“Sweet potatoes hold a special place in my heart; especially when they’re loaded with sugar and marshmallows. My wife’s grandmother [from the South] makes these sugar-filled candy sweet potatoes that I not only hold dear to my heart, but also as pounds to my tummy!” —Velasquez

What Can I Bring?

Ayda Robana’s (Om Sweet Mama) family recipe for Honeyed Carrots:

Sweet, garlicky, crispy carrots are a perfect foil to roasted or grilled meats or fowl.

1 tsp. olive oil

1 Tbsp. butter

1 bunch organic, full-size carrots, washed, peeled, sliced thinly on the diagonal

1 garlic clove, minced

1 Tbsp. honey

1 tsp. minced fresh parsley or fresh rosemary

Salt and pepper

In a nonstick pan, heat oil and butter; add carrots. Sauté for about 6 minutes, stirring frequently. Add garlic, sauté for another minute, until carrots are tender but a bit crunchy. Add honey (and rosemary, if you’re using it), sauté for a few more minutes until carrots are golden. Season with salt and pepper; garnish with parsley.

Keep Calm and Gobble On

Don’t freak out! Think ahead, and, if you can, cook ahead. Failing that:

“Professional chefs rely on ‘mise en place’… French for ‘things in place.’ Having all your prep ready, everything lined up and ready to go, rather than looking for everything last second, is crucial. I wear a bracelet that reads ‘mis en place.’ It is everything to a cook.” —Richards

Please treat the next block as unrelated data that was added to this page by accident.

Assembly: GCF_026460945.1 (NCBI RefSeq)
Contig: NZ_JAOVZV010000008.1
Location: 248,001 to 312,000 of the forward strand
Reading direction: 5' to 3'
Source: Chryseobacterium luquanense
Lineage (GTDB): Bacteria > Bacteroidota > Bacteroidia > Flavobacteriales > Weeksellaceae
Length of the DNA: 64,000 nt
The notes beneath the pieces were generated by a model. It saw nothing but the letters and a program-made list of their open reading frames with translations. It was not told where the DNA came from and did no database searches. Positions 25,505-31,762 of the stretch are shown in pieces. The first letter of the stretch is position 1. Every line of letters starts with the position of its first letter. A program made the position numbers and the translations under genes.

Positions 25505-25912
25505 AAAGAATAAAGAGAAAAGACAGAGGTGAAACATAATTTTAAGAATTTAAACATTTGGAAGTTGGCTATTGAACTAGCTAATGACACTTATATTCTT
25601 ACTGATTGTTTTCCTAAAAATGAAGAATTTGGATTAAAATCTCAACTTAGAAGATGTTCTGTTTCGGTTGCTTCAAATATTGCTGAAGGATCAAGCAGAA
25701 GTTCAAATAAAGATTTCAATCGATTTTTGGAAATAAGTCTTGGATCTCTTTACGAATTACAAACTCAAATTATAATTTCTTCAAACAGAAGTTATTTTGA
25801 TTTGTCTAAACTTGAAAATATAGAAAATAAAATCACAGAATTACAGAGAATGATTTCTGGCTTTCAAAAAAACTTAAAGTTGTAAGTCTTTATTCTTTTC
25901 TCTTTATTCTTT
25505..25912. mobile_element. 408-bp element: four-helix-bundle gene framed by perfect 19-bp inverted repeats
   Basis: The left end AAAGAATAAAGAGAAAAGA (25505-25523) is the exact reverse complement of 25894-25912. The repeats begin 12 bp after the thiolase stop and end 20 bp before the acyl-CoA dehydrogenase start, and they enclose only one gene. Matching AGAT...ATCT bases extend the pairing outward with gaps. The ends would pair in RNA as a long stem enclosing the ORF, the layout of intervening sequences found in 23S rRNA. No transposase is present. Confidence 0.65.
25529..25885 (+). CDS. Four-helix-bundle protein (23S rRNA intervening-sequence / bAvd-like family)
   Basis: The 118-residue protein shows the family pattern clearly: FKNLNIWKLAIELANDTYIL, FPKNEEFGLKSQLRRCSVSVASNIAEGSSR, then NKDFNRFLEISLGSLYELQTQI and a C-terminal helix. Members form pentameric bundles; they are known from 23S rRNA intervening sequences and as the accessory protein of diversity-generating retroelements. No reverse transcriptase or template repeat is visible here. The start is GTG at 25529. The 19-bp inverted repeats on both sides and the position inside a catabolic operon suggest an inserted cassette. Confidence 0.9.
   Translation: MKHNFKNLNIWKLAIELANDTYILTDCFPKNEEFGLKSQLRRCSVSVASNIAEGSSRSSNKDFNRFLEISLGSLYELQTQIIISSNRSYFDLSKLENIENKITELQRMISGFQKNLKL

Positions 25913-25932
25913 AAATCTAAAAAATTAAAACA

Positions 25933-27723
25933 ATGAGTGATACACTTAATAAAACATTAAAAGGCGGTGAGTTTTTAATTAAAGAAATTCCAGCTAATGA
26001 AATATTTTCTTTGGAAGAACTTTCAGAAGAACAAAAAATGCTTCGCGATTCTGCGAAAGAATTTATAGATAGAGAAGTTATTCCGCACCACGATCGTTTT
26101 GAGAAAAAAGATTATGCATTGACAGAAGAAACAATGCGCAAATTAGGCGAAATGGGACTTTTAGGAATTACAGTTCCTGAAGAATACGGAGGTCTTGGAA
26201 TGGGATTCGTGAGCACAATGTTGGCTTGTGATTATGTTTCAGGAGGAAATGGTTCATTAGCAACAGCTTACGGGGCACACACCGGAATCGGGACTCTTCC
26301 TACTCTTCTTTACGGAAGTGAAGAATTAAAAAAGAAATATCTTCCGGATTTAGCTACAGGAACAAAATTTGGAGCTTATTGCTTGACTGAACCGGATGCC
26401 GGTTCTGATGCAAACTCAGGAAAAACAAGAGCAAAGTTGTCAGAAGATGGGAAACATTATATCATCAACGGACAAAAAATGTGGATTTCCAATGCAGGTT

“A good glass of wine will help.” —Saio

“Go out to dinner!” —True

Still Stressed? Drink!

Patrick Reynolds (Farm to Bar at the Wildcat) offers this cocktail designed to pair with the traditional feast:

2 parts Sailor Jerry

TK part lime juice

TK part OJ

Cinnamon/clove/nutmeg (your choice)

TK part grilled persimmon

Muddle persimmon with simple syrup made with your choice of herb (which can also be used to make a sugared rim); add all remaining ingredients. Shake with ice or add hot water. Serve hot or cold. “I call it Persimmon to Come Aboard, because fall, to me, means coming home.”

The Morning After

“I like doing a sloppy shepherd’s pie with the turkey, potatoes, stuffing, and gravy.” —True

“Take the dark meat, even the white, and do a hash with potatoes, onions, turkey, corn, and sauté all of that until it gets crunchy and delicious, with a couple poached eggs on top.” —Hardin

“Turkey sandwiches with brie, cranberry sauce, and arugula salad.” —Murphy

Remember What It’s All About

“I really like the idea of mindful eating, especially at Thanksgiving since it’s the holiday about being grateful, for the people who grow our food, the resources it took to grow it, the people who cook it. Eat slower and savor every bite.” —Gerri French, nutritionist, registered dietician, founder S.B. Food and Farm Adventures Meetup